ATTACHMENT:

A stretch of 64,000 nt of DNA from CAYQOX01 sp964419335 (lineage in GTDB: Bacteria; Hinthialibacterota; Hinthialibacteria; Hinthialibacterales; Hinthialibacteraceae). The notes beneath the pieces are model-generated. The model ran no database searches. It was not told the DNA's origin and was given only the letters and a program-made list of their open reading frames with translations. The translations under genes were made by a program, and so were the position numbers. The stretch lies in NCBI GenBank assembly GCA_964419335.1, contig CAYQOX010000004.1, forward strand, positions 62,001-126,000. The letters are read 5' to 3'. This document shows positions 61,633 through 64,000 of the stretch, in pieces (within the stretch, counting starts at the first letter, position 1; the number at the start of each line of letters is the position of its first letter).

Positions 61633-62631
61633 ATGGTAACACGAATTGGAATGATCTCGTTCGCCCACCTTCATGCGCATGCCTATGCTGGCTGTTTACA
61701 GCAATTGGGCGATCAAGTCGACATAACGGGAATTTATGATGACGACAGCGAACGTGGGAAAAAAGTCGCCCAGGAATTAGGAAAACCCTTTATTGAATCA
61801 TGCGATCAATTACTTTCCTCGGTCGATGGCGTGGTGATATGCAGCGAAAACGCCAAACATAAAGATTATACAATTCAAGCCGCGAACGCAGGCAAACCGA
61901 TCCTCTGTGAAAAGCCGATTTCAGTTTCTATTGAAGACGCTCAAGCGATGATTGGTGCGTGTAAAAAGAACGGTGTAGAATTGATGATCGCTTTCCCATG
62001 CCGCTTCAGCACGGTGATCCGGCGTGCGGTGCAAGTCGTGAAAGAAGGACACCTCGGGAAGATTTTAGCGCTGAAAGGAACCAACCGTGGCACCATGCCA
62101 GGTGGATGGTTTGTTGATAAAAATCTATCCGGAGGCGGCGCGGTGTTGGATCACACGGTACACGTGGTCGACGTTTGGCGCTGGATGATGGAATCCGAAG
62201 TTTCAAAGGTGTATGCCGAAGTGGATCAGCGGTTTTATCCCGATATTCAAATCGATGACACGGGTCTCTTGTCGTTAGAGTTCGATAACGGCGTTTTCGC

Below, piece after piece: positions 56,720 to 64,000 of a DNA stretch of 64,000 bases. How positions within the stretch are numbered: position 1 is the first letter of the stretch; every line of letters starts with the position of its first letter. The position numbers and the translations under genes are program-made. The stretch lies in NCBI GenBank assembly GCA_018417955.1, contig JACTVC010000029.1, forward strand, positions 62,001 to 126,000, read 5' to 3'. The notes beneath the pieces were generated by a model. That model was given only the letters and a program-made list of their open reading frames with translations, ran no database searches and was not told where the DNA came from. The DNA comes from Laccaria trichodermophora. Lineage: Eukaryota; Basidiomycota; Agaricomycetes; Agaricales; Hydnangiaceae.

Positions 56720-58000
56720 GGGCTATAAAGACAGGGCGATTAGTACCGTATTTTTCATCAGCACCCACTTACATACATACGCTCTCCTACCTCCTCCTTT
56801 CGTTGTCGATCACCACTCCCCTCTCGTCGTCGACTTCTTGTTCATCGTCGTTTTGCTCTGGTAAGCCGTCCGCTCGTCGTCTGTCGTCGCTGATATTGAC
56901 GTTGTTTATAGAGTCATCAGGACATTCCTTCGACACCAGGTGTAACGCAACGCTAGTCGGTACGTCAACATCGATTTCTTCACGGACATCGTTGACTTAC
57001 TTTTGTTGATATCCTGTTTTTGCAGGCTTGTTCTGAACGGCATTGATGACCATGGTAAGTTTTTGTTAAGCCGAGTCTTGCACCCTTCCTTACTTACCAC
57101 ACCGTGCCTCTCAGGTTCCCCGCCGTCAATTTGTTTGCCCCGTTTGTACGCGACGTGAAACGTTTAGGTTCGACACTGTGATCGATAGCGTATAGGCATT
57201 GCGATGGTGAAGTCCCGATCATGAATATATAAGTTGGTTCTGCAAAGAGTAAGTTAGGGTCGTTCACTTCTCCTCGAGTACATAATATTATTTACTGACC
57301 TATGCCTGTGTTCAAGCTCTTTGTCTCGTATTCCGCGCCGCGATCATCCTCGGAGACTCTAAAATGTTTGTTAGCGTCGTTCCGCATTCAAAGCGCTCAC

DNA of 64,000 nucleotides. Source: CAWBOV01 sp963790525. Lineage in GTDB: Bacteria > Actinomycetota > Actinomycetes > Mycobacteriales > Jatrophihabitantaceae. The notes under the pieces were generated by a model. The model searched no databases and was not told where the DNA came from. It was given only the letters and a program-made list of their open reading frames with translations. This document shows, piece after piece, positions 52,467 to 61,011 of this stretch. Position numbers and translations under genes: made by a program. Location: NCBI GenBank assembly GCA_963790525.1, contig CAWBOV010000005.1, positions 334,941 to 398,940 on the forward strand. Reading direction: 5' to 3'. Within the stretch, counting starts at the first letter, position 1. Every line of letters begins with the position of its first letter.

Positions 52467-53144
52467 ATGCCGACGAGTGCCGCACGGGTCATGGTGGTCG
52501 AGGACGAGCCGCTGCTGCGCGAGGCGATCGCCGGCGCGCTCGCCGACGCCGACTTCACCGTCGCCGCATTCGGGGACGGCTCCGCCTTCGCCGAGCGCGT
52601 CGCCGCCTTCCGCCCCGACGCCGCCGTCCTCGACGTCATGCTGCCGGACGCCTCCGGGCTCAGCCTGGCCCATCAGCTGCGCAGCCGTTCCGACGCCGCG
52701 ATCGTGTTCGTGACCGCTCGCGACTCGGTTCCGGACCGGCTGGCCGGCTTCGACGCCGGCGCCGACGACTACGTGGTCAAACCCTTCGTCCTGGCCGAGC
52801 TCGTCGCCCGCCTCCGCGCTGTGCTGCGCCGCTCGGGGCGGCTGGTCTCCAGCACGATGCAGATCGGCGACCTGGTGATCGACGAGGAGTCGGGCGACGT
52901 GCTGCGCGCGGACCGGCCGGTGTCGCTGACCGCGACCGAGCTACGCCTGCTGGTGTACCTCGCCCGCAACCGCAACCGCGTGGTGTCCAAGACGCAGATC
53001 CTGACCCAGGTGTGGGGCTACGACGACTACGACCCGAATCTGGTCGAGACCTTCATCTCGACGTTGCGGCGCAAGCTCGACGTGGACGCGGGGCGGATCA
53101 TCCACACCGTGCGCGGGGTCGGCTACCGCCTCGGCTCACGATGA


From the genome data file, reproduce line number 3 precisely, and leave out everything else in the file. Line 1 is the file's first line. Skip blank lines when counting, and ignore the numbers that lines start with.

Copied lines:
61633 ATGGTAACACGAATTGGAATGATCTCGTTCGCCCACCTTCATGCGCATGCCTATGCTGGCTGTTTACA